IMHO it was a political move to put pressure on them to institute certain reforms (a proverbial stick) and nothing more.  Of course, I could be wrong.

              "If you want to be a bad a$s, then do what a bad a$s does.  There's your pep talk for today.  Go Run." -- Slo_Hand

               

                A person really concerned about moral or ethical business decisions would be hard pressed to find any athletic shoes to buy...or for that matter tons of other products made in certain parts of the world.

                When this thread had started, my stance was to stay away.  At that time, I felt that there were way too many unclear issues to nail an individual and label him.  Same with a corporation or an organization.  But I'm surprised no one had brought this up yet (unless I've missed it--I hadn't read the entire thread thoroughly): http://www.nydailynews.com/sports/i-team/nike-left-footprint-lance-scandal-article-1.1184431  Again, I don't think we have enough "hard" evidence to say one way or the other but I DO know it's a lot deeper--a whole lot deeper--than what we actually see.  It took us more than a decade to finally start scratching the surface.  My biggest concern then is; if they could pull what they did in a cycling circuit, how wide-spread this kind of thing is in a running circuit?  Yet we still continue to chase and make a big deal out of some minor athletes like Hesch...


                Prince of Fatness

                  (This was in the news the week she moved to Penn)

                  http://www.cnn.com/2012/08/14/us/penn-state-accreditation/index.html

                   

                  Yeah but in this case not going to Penn State would more of a business decision and not a moral decision.  They are already losing football recruits because of the sanctions there.  Similar thing.

                   

                  I live fairly close to Penn Sate and hear about this case quite a bit.  I have not heard much if at all about students not wanting to attend the school for moral reasons.

                  Semi-retired.


                  Feeling the growl again

                    When this thread had started, my stance was to stay away.  At that time, I felt that there were way too many unclear issues to nail an individual and label him.  Same with a corporation or an organization.  But I'm surprised no one had brought this up yet (unless I've missed it--I hadn't read the entire thread thoroughly): http://www.nydailynews.com/sports/i-team/nike-left-footprint-lance-scandal-article-1.1184431  Again, I don't think we have enough "hard" evidence to say one way or the other but I DO know it's a lot deeper--a whole lot deeper--than what we actually see.  It took us more than a decade to finally start scratching the surface.  My biggest concern then is; if they could pull what they did in a cycling circuit, how wide-spread this kind of thing is in a running circuit?  Yet we still continue to chase and make a big deal out of some minor athletes like Hesch...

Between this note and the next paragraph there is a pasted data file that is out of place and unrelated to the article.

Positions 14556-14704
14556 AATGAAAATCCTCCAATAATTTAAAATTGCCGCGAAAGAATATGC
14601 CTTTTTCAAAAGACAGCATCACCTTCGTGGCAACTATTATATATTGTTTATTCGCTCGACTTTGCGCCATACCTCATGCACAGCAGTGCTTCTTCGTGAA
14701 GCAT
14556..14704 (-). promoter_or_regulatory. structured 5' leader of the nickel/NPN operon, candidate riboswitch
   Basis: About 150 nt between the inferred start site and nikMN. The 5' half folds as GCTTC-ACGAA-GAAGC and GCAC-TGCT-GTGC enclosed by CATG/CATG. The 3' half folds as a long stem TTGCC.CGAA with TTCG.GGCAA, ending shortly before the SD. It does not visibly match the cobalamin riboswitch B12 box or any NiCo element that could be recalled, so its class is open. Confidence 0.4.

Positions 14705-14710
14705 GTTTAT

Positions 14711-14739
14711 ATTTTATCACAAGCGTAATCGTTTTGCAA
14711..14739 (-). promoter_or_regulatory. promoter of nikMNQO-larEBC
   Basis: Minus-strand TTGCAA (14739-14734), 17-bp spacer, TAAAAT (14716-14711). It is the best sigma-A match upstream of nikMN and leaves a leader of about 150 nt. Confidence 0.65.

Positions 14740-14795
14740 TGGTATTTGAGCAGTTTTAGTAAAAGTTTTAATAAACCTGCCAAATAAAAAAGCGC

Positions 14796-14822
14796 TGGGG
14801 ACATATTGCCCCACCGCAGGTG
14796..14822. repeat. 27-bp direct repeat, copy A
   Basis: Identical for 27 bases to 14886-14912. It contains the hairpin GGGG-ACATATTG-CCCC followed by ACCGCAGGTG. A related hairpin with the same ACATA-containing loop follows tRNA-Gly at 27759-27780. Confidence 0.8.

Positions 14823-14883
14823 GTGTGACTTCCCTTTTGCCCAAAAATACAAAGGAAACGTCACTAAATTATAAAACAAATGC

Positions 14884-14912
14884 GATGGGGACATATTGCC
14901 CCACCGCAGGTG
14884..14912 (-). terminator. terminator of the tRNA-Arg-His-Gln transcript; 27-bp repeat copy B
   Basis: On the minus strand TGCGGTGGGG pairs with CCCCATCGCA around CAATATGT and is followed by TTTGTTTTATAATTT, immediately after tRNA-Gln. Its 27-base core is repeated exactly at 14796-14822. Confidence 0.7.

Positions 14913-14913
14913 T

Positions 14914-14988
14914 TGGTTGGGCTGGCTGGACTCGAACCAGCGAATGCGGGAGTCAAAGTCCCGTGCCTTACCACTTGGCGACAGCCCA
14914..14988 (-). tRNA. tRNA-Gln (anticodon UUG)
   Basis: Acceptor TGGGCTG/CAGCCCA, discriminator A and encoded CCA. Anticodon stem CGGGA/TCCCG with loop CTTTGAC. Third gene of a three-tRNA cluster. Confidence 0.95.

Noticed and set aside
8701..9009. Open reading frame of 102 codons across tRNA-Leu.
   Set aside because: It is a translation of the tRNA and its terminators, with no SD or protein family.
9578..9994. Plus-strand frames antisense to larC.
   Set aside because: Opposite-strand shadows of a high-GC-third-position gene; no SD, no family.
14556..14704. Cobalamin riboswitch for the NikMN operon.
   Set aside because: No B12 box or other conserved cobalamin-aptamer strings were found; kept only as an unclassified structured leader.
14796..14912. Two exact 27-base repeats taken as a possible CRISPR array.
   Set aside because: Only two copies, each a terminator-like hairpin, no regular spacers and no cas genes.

Thought-provoking, to be sure.  Thanks Nobby. 

                     

                    There was the recent incident of a banned coach in the Nike VIP booth at a track meet, which they explained away by saying anyone can just walk into their VIP booth.  I'll have to remember that if ever I'm at one of those meets and want a better view with free snacks.  Roll eyes

                    "If you want to be a bad a$s, then do what a bad a$s does.  There's your pep talk for today.  Go Run." -- Slo_Hand

                     

                      My biggest concern then is; if they could pull what they did in a cycling circuit, how wide-spread this kind of thing is in a running circuit?  

                       

                      Not just running.. but all athletics. MLB / NFL / NBA has "drug testing" where they pretend to actually care if the players use.

                      All about that bass

                        Not just running.. but all athletics. MLB / NFL / NBA has "drug testing" where they pretend to actually care if the players use.